1.) "It’s a simple fix" – you can never say that accurately unless you have the source code. It might seem easy to you, but you have no idea what goes on under the hood.

    2.) "lets hope for a bug free release" – for any functional, realworld (i.e., non "hello world" software) there is no such thing as "bug free" releases. There are bugs, there will always be bugs. All programs have them, it’s just a fact of life. It’s not an MS problem, it’s just a flaw of humans who can’t make perfect code.

    3.) "IE7 is too buggy" – there’s a reason why it’s beta software and MS doesn’t recommend running it on a production system. Running it on a production system and complaining its buggy is like taking a toaster into the shower with you and complaining that you got electrocuted, despite the fact that you ignored the warning. You didn’t use the product as directed, it’s your fault.

    In short, think before you complain. It’s good to submit bug reports, it’s good suggest ideas, but "IE7 I’m switching to Firefox" solves nothing. If you don’t like IE7, you think it’s buggy and broken, just remember, there’s a reason why it’s beta! If MS released the current IE7 as production then you’d have reason to complain. But as you complain that there are still bugs, you also complain that they are taking forever to release! Which do you want, a buggy quick release, or a stable slower release? That’s what it really comes down to…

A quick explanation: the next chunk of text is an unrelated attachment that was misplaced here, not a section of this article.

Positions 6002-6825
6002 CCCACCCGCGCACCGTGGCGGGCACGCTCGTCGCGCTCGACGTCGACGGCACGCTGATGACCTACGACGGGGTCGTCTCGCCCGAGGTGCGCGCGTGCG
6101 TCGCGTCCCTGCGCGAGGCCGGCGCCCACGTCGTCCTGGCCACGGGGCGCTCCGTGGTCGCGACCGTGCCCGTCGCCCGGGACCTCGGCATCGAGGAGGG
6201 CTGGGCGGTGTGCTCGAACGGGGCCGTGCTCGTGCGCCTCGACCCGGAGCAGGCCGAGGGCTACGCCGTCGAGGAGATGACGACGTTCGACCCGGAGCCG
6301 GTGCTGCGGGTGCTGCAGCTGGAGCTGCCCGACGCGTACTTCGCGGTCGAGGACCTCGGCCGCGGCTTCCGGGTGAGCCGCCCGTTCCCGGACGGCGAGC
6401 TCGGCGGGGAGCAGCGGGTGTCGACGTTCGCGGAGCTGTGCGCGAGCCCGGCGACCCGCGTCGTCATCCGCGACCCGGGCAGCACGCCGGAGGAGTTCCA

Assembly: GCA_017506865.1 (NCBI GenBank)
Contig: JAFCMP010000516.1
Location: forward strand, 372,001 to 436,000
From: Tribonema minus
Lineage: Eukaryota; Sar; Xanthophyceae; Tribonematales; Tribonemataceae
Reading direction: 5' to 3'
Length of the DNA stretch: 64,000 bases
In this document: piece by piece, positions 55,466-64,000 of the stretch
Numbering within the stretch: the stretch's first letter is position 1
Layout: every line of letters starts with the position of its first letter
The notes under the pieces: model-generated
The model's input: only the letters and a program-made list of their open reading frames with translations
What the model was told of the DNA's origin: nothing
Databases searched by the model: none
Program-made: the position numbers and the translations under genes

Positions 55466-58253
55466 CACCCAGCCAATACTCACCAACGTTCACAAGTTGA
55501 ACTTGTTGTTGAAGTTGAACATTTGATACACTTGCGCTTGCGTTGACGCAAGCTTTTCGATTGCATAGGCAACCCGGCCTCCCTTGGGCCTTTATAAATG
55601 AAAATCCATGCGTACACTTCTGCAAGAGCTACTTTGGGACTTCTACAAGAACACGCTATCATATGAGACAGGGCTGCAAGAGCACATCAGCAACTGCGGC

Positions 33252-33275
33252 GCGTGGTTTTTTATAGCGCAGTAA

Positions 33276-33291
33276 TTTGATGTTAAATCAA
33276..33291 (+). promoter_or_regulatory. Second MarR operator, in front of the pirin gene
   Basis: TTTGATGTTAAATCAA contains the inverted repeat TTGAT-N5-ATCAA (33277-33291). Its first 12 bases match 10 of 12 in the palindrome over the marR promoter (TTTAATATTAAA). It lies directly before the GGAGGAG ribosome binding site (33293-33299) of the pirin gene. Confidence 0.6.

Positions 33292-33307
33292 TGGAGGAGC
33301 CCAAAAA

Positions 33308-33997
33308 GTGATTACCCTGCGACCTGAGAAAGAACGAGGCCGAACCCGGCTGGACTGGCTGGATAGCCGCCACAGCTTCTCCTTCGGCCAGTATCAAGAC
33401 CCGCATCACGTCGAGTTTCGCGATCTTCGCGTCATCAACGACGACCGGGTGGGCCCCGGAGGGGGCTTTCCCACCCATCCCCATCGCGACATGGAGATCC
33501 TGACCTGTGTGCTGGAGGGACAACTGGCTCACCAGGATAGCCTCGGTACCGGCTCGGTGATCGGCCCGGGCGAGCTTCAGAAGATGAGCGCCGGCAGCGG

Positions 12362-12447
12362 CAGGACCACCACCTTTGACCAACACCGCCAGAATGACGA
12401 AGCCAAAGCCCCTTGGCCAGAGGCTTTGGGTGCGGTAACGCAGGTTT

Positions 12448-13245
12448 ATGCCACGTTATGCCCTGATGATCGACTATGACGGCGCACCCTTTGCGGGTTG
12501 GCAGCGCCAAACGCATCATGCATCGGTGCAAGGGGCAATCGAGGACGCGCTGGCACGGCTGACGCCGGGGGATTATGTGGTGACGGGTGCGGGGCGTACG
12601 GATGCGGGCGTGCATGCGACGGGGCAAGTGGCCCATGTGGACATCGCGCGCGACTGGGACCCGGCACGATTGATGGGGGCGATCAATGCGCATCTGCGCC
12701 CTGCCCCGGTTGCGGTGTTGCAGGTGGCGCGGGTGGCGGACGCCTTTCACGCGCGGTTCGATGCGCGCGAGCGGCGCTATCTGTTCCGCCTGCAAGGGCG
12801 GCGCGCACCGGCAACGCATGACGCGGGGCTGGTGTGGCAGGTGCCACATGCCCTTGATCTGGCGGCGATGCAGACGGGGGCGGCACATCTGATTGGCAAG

14. Heri says:

    codemastr, I’ve just recently gotten into programming (Python) but am familiar with development for server-side programing/scripting (PHP, SQL, Perl). So yes, I do know what goes on under the hood to some extent (no, I’m no Python expert yet and don’t mean to pass myself off as such). But I also understand the the basics of the PNG format. IE is simply outputting an incorrect gamma. I’ve never bothered looking into it in detail, but I think IE is putting out a 2.5 PNG gamma when I believe it’s supposed to be putting out a 2.2. I don’t believe Microsoft’s developers should have any trouble fixing that. But I could be wrong.

  15. PatriotB says:

    jace: "Microsoft is leaving DVD burning out of Vista Home Basic? … Why in the world would a feature like that be left out? Because Microsoft isn’t really concerned about the customer."

    Um… maybe because not all home users need DVD burning?

    Take a simple home user who uses a PC for web surfing, email, playing games, word processing, and maybe the occasional spreadsheet.  Why should this user have to pay for all these advanced features that he doesn’t need?  People complain when MS bundles stuff and forces them to pay for it whether or not they need it.  Here they’re not doing that: they’re giving home users several choices so they can pick the edition that best fits their needs.

    Choice is good.

  16. PatriotB says:

    "I don’t believe Microsoft’s developers should have any trouble fixing that."

    There’s probably a lot of bugs that fall into that category.  But IE7 is nearing the end of the beta testing cycle.  If you go ahead and fix all these "should be easy" bugs, you end up pushing off your release date.  Remember, there will always be more bugs to fix, and eventually you need to draw the line.

    Plus, I’d rather have the team working on the "harder" bugs (e.g. those with security and stability implications) right now, than on new features, regardless of how easy the feature could be.

  17. GZO says:

    I’ve seen the Beta Version of IE7 and still the "Original Sin" bug is there: